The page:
Inequal­ity in­car­cer­a­tion and the hope of ed­u­ca­tion

New Straits Times - - Higher ED - Win­ston ChurChill The writer is a lec­turer in Ed­u­ca­tion in Aus­tralia. Email him at jamesca@deakin.edu.au

for higher ed­u­ca­tion.”

What does this tell us about Amer­i­can so­ci­ety and its pri­or­i­ties? What might be some of the ben­e­fits to so­ci­ety of rethinking the re­la­tion­ship and place of higher ed­u­ca­tion and prisons? Kar­powitz makes the fol­low­ing point: ‘’Re­gard­less of whether or not we have ‘col­lege in prison’, the two in­sti­tu­tions share par­al­lel roles in the re­pro­duc­tion of Amer­i­can priv­i­lege and inequal­ity. In­deed, the dy­nam­ics of con­tem­po­rary Amer­i­can inequal­ity most closely track two di­ver­gent life-paths: through col­lege on the one hand, prison on the other.”

In other words, these sta­tis­ti­cal de­scrip­tions of the in­car­cer­a­tion and higher ed­u­ca­tion sys­tems tell us a lot about the pri­or­i­ties of Amer­i­can so­ci­ety and how priv­i­lege and inequal­ity are sus­tained.

But what would be the ben­e­fits of col­lege in prison? What are the ben­e­fits of chang­ing these pri­or­i­ties? One so­cially mea­sur­able ben­e­fit is its ef­fect on re­cidi­vism.

In an in­ter­view with Emily Tate in

Kar­powitz dis­cusses the Bard Prison Ini­tia­tive (BPI) which is the ba­sis of his book. He points out that: “The rate of re­cidi­vism at BPI, af­ter 15 years, is about four per cent for those who par­tic­i­pate and two per cent for those who com­plete a de­gree. The base­lines are very high: re­cidi­vism is typ­i­cally from 20 to 40 per cent. There are many ways to measure and mis­mea­sure these ef­fects, but there’s no ques­tion that en­gage­ment in higher ed­u­ca­tion cor­re­lates with pro­found re­duc­tions in re­cidi­vism.”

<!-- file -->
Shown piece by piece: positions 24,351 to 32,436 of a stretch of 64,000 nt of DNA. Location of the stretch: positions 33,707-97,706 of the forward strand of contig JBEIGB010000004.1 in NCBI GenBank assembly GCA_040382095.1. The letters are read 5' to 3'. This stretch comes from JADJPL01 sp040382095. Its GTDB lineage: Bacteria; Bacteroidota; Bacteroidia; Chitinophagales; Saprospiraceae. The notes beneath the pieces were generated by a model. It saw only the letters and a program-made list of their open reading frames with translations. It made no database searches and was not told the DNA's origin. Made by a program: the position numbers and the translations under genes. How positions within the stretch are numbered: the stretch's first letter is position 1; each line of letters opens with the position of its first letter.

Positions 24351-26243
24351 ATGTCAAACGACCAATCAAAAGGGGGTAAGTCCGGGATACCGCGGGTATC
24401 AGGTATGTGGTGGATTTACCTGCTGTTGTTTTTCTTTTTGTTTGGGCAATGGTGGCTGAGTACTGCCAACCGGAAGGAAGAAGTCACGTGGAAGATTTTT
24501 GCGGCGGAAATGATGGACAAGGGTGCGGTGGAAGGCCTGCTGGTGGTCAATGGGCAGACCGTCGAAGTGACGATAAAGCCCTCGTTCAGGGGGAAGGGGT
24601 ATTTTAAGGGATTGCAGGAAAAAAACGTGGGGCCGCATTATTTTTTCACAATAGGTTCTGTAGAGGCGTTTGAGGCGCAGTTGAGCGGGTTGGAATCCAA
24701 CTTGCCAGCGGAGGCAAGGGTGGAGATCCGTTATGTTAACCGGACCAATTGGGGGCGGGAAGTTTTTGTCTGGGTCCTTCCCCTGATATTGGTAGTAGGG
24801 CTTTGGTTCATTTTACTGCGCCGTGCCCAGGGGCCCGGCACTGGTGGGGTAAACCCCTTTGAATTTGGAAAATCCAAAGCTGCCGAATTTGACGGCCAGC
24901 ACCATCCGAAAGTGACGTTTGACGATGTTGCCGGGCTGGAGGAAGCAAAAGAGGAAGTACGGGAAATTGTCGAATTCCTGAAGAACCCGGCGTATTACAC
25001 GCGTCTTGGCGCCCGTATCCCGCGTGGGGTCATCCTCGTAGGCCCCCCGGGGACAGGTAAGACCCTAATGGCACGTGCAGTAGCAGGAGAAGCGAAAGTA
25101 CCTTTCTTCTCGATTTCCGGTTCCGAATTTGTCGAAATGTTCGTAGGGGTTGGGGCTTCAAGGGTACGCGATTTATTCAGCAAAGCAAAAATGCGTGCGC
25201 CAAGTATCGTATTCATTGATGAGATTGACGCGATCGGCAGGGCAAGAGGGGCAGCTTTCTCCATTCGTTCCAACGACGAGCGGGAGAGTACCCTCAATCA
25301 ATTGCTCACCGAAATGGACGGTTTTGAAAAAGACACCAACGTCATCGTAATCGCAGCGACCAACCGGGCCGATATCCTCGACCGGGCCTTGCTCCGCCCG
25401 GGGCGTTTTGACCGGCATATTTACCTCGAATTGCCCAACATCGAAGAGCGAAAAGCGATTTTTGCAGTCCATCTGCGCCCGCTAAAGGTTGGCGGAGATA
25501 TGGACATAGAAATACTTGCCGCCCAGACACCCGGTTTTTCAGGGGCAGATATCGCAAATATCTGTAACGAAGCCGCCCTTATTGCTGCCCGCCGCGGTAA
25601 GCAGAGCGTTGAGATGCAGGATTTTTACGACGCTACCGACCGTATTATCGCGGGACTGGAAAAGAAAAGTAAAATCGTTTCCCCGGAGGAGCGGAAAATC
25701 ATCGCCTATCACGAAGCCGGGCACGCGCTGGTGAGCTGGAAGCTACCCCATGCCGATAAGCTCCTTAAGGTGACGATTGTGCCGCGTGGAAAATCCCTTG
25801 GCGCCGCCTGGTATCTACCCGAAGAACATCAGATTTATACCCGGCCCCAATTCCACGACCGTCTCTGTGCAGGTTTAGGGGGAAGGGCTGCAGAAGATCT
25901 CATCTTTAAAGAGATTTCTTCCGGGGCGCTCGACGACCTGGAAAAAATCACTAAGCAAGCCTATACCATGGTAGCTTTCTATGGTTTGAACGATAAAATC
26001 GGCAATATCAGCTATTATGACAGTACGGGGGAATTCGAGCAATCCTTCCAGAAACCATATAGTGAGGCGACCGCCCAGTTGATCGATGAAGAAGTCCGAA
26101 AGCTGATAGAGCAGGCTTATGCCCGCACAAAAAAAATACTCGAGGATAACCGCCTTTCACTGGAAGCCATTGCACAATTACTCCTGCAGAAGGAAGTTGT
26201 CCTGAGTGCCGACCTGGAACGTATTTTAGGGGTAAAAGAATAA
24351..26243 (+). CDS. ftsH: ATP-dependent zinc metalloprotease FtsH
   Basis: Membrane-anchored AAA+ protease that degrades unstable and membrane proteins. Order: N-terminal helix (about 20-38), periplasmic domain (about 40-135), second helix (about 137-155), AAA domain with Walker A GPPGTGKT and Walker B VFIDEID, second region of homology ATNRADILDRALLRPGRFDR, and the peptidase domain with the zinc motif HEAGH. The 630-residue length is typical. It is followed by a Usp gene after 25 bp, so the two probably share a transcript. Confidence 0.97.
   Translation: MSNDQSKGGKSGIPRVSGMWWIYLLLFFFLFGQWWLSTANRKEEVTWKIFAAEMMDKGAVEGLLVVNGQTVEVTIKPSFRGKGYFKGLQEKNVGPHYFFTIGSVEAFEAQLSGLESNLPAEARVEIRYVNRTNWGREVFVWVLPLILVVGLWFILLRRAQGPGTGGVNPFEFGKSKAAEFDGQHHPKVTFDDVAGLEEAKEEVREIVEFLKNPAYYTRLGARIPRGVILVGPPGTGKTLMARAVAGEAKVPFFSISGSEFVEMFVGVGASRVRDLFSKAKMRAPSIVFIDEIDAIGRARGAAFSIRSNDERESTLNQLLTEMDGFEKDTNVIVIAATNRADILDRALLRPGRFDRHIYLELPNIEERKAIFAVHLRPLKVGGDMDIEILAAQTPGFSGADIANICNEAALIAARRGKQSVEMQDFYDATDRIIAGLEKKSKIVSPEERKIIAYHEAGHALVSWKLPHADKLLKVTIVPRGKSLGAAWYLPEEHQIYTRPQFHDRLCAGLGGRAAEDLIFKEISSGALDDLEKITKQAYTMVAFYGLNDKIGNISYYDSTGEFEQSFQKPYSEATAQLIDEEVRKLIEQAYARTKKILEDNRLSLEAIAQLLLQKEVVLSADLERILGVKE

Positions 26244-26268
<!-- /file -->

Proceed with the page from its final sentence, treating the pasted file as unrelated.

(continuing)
So, there are so­cially ob­jec­ti­fi­able and mea­sur­able ben­e­fits to col­lege in prison. How­ever, Kar­powitz points to three ba­sic rea­sons why col­lege be­longs in prison which go be­yond the ar­gu­ment made above.

The first is the moral ar­gu­ment which rests on “recog­nis­ing that pun­ish­ment is by no means the only or best mech­a­nism for the pur­suit of moral ac­count­abil­ity”.

Se­condly, there is the po­lit­i­cal ar­gu­ment. In re­gards to this ar­gu­ment Kar­powitz quotes Win­ston Churchill ad­dress­ing the House of Com­mons on July 20, 1910. Churchill ar­gued: “The mood and tem­per of the public in re­gard to the treat­ment of crime and crim­i­nals is one of the most un­fail­ing tests of the civil­i­sa­tion of any coun­try.”

Kar­powitz re­in­forces Churchill’s in­sight and ar­gues that, “col­lege in prison should be con­ceived less about how peo­ple in prison might change and more about how we, as a so­ci­ety in­creas­ingly de­fined by the scope and qual­ity of our prisons, might change our­selves”.

The fi­nal ar­gu­ment Kar­powitz of­fers for col­lege in prison is not about crime and pun­ish­ment but about higher ed­u­ca­tion it­self.

To main­tain the com­mit­ment of higher ed­u­ca­tion not just to ex­cel­lence but also to inclusiveness as well re­quires se­ri­ously look­ing at where we could spend time and ef­fort to ad­vance an “in­clu­sive ex­cel­lence” agenda.

Kar­powitz ar­gues: “The per­ceived cri­sis in the academy is not about the poverty or os­si­fi­ca­tion of our tra­di­tions but about our in­sti­tu­tional fail­ure to take the risks needed to find stu­dents in un­con­ven­tional places and en­gage them at crit­i­cal mo­ments in their lives.”

Kar­powitz makes an im­por­tant ar­gu­ment which ex­tends be­yond the Amer­i­can ex­am­ple dis­cussed above. It is worth re­flect­ing upon.

There is a treasure, if only you can find it in the heart of ev­ery per­son.

A class in ses­sion at Kajang Prison in Selangor.

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